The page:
Finally, after years of eager anticipation, the highly-skilled animation team at Warner Bros. is set to breathe life into Justice League Dark, the beloved team of messed-up mystics who subside in all their idiosyncratic beauty within DC's comic book universe.
The announcement wasn't so much made directly, but seeped out thanks to another DC Animated adaption, The Killing Joke. As an addendum to the notes for the film, the British Board of Film Classification highlighted a preview to Justice League Dark, hidden away within DVD's extras.
But although this news is exciting, what does this mean for any hopes of a live-action feature? Is it dead in the water, or will an animated counterpart resuscitate hopes of seeing the likes of John Constantine and Madame Xanadu on the big screen?
A Long Road For The Live-Action Movie
Let's first cast our minds back to the treacherous path of the Justice League Dark live-action journey. Esteemed director and connoisseur of all things fantastical, Guillermo del Toro, had been involved in the project way back in 2012. At the time, he announced he was working on the tentatively titled adaptation, Heaven Sent, which would've included John Constantine, Zatanna, Swamp Thing, Deadman, The Demon and The Spectre.
Fast forward two years to November 2014, and del Toro had submitted a script — with the working title of Dark Universe — to Warner Bros. At this time, things were looking positive, opening the prospect of delving into DC's rich supernatural world in the form of Justice League Dark and also a potential adaptation of Neil Gaiman's Sandman.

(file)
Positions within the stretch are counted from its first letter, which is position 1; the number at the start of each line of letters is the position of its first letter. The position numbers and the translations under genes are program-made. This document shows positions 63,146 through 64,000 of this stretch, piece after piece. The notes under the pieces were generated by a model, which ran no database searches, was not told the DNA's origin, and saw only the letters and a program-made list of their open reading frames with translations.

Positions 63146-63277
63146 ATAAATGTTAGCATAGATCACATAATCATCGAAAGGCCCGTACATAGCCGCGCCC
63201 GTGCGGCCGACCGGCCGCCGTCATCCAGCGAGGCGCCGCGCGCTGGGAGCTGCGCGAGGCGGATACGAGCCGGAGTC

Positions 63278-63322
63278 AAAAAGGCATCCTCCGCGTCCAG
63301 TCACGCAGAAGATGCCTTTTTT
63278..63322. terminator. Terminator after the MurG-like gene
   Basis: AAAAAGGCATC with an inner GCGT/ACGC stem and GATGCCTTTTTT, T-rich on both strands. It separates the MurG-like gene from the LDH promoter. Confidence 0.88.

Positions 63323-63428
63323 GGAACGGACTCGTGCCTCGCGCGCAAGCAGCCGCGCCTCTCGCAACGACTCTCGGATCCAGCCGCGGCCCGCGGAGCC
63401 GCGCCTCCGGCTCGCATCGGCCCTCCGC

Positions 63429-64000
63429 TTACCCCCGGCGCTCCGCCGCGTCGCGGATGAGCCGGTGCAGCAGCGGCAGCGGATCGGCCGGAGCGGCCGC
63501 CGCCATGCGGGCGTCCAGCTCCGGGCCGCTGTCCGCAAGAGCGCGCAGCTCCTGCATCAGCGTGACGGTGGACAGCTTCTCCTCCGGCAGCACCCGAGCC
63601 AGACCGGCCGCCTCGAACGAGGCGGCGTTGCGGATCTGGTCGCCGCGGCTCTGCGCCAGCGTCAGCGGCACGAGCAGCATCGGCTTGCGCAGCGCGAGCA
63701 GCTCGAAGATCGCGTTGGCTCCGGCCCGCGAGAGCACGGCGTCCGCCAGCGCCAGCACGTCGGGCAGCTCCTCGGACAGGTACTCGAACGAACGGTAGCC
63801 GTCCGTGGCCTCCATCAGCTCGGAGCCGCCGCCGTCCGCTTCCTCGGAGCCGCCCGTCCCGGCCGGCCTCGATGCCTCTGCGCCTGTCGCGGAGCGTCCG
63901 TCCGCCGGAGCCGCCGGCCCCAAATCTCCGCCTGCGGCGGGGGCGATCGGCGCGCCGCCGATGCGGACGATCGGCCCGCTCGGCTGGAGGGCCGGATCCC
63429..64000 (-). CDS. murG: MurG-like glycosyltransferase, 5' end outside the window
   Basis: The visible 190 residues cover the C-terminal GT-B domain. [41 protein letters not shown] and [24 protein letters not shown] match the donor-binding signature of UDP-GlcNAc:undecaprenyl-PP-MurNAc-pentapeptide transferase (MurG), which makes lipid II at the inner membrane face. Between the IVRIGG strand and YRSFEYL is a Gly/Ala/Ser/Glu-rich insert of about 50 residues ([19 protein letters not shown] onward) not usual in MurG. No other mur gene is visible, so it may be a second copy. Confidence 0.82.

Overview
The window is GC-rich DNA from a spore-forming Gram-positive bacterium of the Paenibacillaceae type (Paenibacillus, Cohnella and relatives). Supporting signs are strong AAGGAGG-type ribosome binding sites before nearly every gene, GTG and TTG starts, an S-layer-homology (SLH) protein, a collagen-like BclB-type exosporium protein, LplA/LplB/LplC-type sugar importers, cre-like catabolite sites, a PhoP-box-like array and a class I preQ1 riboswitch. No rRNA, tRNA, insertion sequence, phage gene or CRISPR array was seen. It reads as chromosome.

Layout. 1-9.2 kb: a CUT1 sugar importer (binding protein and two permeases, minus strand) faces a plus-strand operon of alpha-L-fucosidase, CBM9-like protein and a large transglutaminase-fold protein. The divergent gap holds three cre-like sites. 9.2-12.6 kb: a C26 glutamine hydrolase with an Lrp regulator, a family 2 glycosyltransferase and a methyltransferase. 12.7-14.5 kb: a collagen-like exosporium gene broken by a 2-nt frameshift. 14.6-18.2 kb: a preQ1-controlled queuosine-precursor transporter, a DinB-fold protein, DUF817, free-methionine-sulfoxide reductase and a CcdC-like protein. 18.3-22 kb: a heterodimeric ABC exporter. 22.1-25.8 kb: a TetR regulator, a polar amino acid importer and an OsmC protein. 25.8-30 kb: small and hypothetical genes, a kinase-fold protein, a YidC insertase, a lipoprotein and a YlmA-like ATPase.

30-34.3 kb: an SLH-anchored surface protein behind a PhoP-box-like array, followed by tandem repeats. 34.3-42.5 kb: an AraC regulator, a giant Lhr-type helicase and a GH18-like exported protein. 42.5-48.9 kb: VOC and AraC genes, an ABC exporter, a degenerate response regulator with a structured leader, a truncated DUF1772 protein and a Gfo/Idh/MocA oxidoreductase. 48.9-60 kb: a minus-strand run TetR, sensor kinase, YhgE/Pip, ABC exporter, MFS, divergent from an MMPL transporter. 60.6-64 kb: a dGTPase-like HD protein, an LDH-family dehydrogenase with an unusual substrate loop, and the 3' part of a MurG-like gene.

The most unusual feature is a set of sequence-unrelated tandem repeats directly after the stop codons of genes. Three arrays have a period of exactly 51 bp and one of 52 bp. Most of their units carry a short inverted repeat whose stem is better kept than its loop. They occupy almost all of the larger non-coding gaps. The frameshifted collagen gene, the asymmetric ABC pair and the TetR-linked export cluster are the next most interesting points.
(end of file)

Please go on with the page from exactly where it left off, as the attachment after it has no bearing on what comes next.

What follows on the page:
Unfortunately, in June last year, it was announced del Toro would be leaving the project, casting a shadow of doubt over any live-action adaptation for the magical team of antiheroes.
DC's Guardians Of The Galaxy?
So what does Warner Bros.' exploration of the story in animated format mean for the live-action production? Some may see it as the final nail in the coffin, but let's take the glass half-full mindset; after all, we're living in the golden age post-Deadpool, where fans' voices are heard louder than ever.
An animated version is a low-cost, and low-risk alternative, which could be enough to convince the studio to go ahead with a live-action adaptation if things go well; and there is precedent, with Batman: Assault on Arkham closely preceding the announcement of Suicide Squad (2016).
Much will depend on the success of the straight-to-video release, combined with David Ayer's antihero ensemble, which opens this summer. While Warner Bros. executives may recoil in horror at the mention of a "dark" adaptation after Batman v Superman was heavily criticized due to its tone, one positive is that the film could exist in the DCEU but remain at arm's length — similar to Guardians of the Galaxy within the MCU.
Plus, in an act of wild speculation, Warner Bros. has announced two undefined slots for DC movies — October 5, 2018 and November 1, 2019. While it is expected one will be a solo Batman film, can we dream that Justice League Dark could take the other slot?